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public exhortations, preliminary to the minister's discourse. Purves was not an attractive preacher, and his congregations were very small; but he preached thrice every Sunday, and advocated his views with considerable ability through the press. His earlier tracts were printed with his own hand, and he even cast the Hebrew type for them. He advocated in 1790 the doctrine of the pre-existence of souls, and was a strong believer in the millennium and its near approach. His last work, finished just before his death, was a criticism of deism, in reply to Paine. For many years he suffered severely from asthma. Zealous in support of his convictions, he won the respect of opponents; nothing ruffled the cheerful calm of his temper. In the autumn of 1794 he ceased to preach. He died on 1 Feb. 1795 (manuscript records; Holland says 15 Feb.), and was buried in the Calton cemetery. His grave was in a portion of the cemetery removed in the construction of Regent Road. He married, first, Isobel Blair, by whom he had a daughter Elizabeth (1766–1839), married to Hamilton Dunn; secondly, Sarah Brown, by whom he had a daughter Margaret, married to John Crichton; and, thirdly, Lilias Scott, by whom he had a daughter Mary, who married, in 1801, William Paul, and settled in Boston, Massachusetts. His widow kept a bookseller's shop in St. Patrick's Square, Edinburgh, and subsequently removed to America. His congregation was without a minister till the appointment (November 1812) of Thomas Southwood Smith, M.D. [q. v.]; it now meets in St. Mark's Chapel, Castle Terrace, Edinburgh.

Purves published:

  1. ‘A Short Abstract of the Principles … of the United Societies in Scotland. … By the said Societies,’ &c., no place or printer 1771, 12mo.
  2. ‘An Inquiry into the Institution and End of Civil Government,’ &c., no place or printer, 1775, 12mo.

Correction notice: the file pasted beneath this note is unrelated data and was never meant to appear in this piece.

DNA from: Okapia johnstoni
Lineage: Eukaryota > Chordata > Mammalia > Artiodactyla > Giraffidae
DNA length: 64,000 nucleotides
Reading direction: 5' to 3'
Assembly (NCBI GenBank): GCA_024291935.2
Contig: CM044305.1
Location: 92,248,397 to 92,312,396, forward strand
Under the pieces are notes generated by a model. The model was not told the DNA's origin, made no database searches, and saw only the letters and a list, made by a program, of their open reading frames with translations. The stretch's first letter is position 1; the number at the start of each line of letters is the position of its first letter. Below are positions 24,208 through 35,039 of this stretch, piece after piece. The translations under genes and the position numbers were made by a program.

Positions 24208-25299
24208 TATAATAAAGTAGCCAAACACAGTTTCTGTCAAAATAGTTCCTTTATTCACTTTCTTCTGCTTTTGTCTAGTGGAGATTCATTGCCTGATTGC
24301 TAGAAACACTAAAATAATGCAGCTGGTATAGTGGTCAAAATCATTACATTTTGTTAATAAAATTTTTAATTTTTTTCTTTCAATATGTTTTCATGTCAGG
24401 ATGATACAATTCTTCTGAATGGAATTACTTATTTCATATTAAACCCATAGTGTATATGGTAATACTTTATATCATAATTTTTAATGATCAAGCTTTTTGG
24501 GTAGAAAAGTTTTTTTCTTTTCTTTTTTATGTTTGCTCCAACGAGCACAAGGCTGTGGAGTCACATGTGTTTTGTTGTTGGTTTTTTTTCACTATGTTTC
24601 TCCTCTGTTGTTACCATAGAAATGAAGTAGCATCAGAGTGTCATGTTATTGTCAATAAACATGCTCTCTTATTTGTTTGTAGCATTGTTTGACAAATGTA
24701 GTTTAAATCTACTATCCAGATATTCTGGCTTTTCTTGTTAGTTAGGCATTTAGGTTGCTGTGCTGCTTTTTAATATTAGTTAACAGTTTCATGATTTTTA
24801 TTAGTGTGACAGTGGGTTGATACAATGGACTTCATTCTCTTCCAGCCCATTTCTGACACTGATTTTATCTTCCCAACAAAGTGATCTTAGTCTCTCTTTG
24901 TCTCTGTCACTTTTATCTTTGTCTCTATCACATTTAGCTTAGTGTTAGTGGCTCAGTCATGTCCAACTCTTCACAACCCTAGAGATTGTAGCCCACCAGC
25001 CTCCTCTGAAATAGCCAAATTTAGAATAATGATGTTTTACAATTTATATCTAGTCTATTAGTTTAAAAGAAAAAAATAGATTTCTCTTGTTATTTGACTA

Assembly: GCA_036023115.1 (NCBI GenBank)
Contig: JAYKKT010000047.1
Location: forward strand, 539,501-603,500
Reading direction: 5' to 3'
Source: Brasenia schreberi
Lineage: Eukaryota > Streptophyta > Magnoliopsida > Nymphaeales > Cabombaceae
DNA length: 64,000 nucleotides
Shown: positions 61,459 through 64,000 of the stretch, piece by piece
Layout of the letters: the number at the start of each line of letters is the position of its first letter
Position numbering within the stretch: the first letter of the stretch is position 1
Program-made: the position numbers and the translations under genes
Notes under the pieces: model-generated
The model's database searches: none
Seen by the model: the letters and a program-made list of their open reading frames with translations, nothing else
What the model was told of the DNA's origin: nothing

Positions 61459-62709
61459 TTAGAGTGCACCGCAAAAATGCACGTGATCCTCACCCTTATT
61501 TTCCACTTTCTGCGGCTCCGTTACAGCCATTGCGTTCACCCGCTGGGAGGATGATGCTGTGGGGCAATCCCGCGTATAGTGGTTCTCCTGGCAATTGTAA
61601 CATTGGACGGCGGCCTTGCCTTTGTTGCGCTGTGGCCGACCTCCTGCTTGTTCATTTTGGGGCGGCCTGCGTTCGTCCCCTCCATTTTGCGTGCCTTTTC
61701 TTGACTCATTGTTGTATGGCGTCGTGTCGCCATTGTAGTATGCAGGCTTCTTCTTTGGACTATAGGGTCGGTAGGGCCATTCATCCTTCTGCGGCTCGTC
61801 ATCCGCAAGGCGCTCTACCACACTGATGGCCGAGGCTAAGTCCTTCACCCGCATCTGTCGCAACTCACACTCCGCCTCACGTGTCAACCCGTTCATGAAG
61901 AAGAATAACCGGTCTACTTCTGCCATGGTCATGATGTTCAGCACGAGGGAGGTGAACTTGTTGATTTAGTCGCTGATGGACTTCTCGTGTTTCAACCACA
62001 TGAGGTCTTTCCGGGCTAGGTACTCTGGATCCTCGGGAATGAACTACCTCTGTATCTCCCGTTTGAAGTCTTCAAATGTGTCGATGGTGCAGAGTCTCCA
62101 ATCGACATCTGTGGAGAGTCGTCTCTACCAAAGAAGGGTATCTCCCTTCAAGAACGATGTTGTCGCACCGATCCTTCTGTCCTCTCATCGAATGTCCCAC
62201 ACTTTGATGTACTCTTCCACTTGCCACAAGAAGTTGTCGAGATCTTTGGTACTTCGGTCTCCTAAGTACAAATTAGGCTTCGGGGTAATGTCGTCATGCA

3. ‘Observations on Prophetic Time and Similitudes,’ &c., Edinburgh, pt. i. 1777, 16mo; pt. ii. no place, 1778, 16mo.
  4. ‘Observations on the Conduct of … the Reformed Presbytery,’ &c., Edinburgh, 1778, 8vo; this includes ‘A Short Letter to Mr. Fairly’ (24 April 1772), ‘An Extract from a Letter to Mr. Thorburn’ (July 1777), and ‘A Copy of the Letter sent to Mr. John M'Millan’ (24 Oct. 1777, by Alexander Forton).
  5. ‘The Original Text and a Translation of the Forty-sixth Psalm, with Annotations,’ &c., Edinburgh, 1779, 16mo.
  6. ‘A Hebrew Grammar without Points,’ &c., Edinburgh, 1779, 16mo (meanly printed, but a superior piece of work, and shows teaching power).
  7. ‘An Essay toward a … Translation of some parts of the Hebrew Scriptures,’ &c., Edinburgh, 1780, 16mo (anon.; three numbers issued).
  8. ‘An Humble Attempt to investigate … the Scripture Doctrine concerning the Father, the Son, and the Holy Spirit,’ &c., 2nd edit. Edinburgh and London, 1784, 12mo.
  9. ‘Eight Letters between the Buchanites and a Teacher near Edinburgh,’ &c., Edinburgh, 1785, 8vo.
  10. ‘A Scheme of the Lives of the Patriarchs,’ 1785 (not seen).
  11. ‘Concise Catechism with Scripture Answers,’ &c., Edinburgh, 1787, 12mo (anon.).
  12. ‘An Humble Enquiry into Faith and Regeneration,’ &c., Edinburgh, 1788, 12mo.
  13. ‘A Dissertation on the Seals, the Trumpets, and the Vials … in the Book of Revelation,’ &c., Edinburgh, 1788, 16mo.
  14. ‘A Letter to Mr. John Dick,’ &c., Berwick, 1788, 16mo (anon.; criticises a sermon by John Dick, D.D. [q. v.], on the case of William M'Gill, D.D. [q. v.]).
  15. ‘Observations on the Visions of the Apostle John,’ &c., Edinburgh, vol. i. 1789, 16mo (maps); vol. ii. 1793, 16mo (plans).
  16. ‘Some Observations on Socinian Arguments,’ &c., Edinburgh, 1790, 12mo.
  17. ‘A Treatise on Civil Government,’ &c., Edinburgh, 1791, 12mo (quite distinct from No. 2, and dealing with the politics of the day in a spirit of strong sympathy with the French revolution; hence the writer's name is given on the title-page in the disguised form ‘Sevrup Semaj’).
  18. ‘A Declaration of the Religious Opinions of the Universalist Dissenters,’ Edinburgh, 1792, 12mo.
  19. ‘A Short Representation of Religious Principles,’ &c. [1793?], 12mo.

Posthumous were:

  1. ‘A Review of the Age of Reason,’ &c., Edinburgh, 1795, 12mo, pt. i. (the second part was never written).
  2. ‘An Enquiry concerning … Sacrifices … added, A Letter to T. F. Palmer, B.D., on the State of the Dead,’ &c., Edinburgh, 1797, 12mo.

Interspersed among his writings are some religious poems and hymns, of no special merit.

[Monthly Repository, 1812, pp. 348 seq. (communication by R. W., i.e. Richard Wright); Memoir (partly autobiographical) by T. C. H. (i.e. Thomas Crompton Holland) in Monthly Repository, 1820, pp. 77 seq.; Nonsubscriber, February 1862, pp. 17 seq. (article by R. B. D., i.e. Robert Blackley Drummond); Extracts from manuscript records of St. Mark's, Edinburgh, per the Rev. R. B. Drummond; information from Hamilton Dunn, esq., Liverpool.]

A. G.

PURVEY, JOHN (1353?–1428?), the reviser of the Wiclifite translation of the bible, is described in the ‘letters demissory’ of John Bokyngham [q. v.], bishop of Lincoln, 13 March 1377, as of ‘Lathebury.’ Lathbury is a village about one mile north of Newport